W3C home > Mailing lists > Public > semantic-web@w3.org > September 2005

Re: RDF tools as workhorse

From: Jeen Broekstra <jeen@aduna.biz>
Date: Wed, 14 Sep 2005 19:02:34 +0200
Message-ID: <432857AA.4070905@aduna.biz>
To: love26@gorge.net
CC: semantic-web@w3.org

William Loughborough wrote:

> Jeen Broekstra wrote:
>> ...I'd say that if your primary concern is query performance then 
>> perhaps using a triple store is not the way to go...
> Excuse a lurker's naivete, but I've been under the impression that 
> the whole point of this entire RDF/triples exercise is to deal with a
>  MUCH LARGER set of data than is envisioned in this thread, i.e. the 
> entire Semantic Web taken as one big database.
> The proprietary ("enterprise" is the usual buzzword) considerations 
> are of much less concern to humanity since what's needed is some more
>  universal everyone/everything/everywhere/always connected sort of 
> thing.
> Finding out how many tires are in stock in Akron is an extremely 
> small part of the overall point - am I missing something?

No, excellent point. Of course, the idea of the Semantic Web is not that
all data resides on a single machine, but on many machines connected
over the Web, using things like SPARQL and HTTP to communicate. If you
will allow me to do a bit of 'hand waving': I believe that serendipity
will play a large role in getting this 'huge world wide database'.
Pockets of information that were unconnected are 'discovered' and linked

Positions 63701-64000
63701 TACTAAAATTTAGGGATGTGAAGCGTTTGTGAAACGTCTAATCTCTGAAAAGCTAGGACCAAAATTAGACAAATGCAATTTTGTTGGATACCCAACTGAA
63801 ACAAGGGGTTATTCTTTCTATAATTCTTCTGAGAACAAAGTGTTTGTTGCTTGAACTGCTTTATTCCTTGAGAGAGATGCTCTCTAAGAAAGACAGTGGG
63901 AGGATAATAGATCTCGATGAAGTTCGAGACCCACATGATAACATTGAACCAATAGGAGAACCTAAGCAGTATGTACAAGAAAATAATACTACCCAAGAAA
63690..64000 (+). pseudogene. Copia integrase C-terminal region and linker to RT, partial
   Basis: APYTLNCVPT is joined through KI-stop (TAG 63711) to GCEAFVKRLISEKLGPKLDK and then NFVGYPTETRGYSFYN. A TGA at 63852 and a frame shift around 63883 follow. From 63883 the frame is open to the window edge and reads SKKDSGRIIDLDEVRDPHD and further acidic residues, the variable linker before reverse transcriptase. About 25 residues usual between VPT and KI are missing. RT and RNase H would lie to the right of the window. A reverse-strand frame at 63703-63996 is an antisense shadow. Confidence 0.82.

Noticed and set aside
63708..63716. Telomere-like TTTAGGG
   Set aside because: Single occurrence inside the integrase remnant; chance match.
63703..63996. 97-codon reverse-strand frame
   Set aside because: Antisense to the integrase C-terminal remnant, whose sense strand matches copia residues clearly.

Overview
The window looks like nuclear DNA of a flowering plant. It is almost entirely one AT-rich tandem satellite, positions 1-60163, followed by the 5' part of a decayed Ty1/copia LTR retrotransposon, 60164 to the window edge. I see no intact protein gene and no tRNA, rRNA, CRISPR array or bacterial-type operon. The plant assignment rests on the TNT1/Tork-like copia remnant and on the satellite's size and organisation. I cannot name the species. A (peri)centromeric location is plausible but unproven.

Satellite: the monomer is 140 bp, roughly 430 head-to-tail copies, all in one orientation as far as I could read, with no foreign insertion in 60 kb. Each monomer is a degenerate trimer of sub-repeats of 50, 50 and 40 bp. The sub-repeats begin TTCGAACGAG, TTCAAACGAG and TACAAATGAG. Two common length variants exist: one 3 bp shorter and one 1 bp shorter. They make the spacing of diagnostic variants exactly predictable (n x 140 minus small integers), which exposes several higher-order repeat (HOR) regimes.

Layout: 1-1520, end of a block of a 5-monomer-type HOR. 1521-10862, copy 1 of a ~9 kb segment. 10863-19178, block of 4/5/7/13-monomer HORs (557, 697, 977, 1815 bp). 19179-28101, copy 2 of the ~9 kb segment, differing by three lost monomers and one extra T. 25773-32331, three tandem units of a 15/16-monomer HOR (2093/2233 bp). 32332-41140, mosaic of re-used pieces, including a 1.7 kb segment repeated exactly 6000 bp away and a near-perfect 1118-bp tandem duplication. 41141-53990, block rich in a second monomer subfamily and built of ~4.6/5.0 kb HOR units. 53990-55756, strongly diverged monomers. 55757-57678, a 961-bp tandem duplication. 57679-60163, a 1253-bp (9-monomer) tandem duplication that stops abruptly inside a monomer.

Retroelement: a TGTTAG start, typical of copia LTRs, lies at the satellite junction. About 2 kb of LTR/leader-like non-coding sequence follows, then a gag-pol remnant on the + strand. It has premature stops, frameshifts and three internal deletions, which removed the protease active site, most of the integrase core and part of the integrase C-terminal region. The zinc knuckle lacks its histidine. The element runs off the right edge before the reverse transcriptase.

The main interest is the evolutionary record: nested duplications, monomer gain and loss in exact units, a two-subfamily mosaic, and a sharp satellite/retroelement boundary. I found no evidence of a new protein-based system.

together, in ways quite likely unforeseen by the original authors of the
information. I expect that many of these pockets will be what you refer
to as "enterprise" data: stock data and price information from some
company selling tires may not be interesting in and of itself, but when
it is exposed and systems enable one to compare the data with that of a
competitor, for example, or perhaps to integrate the information in the
scheduling process of a luxury car manifacturer who in turn uses it to
service its customers in an optimal fashion, things get more interesting.

All that being said, I think that what the original question was about
was not so much 'how to enable the vision of the semantic web', but more
  'what can I do with triples, right now', and I tried to give a
practical answer to that. What we see with our products in a small scale
is, to me at least, encouraging in both respects however, since we
see that RDF enables us to very easily integrate different kinds of
information in a single system and offer an integrated navigation and
search interface over this information. I think that nicely illustrates
a big strength of RDF, even if it is in a corporate environment rather
than on Web-scale.

And oh yes, of course: performance and scalability of triple stores is
being worked on quite hard these days, and I think there is still a lot
of opportunity for improving.

Received on Wednesday, 14 September 2005 17:03:27 UTC

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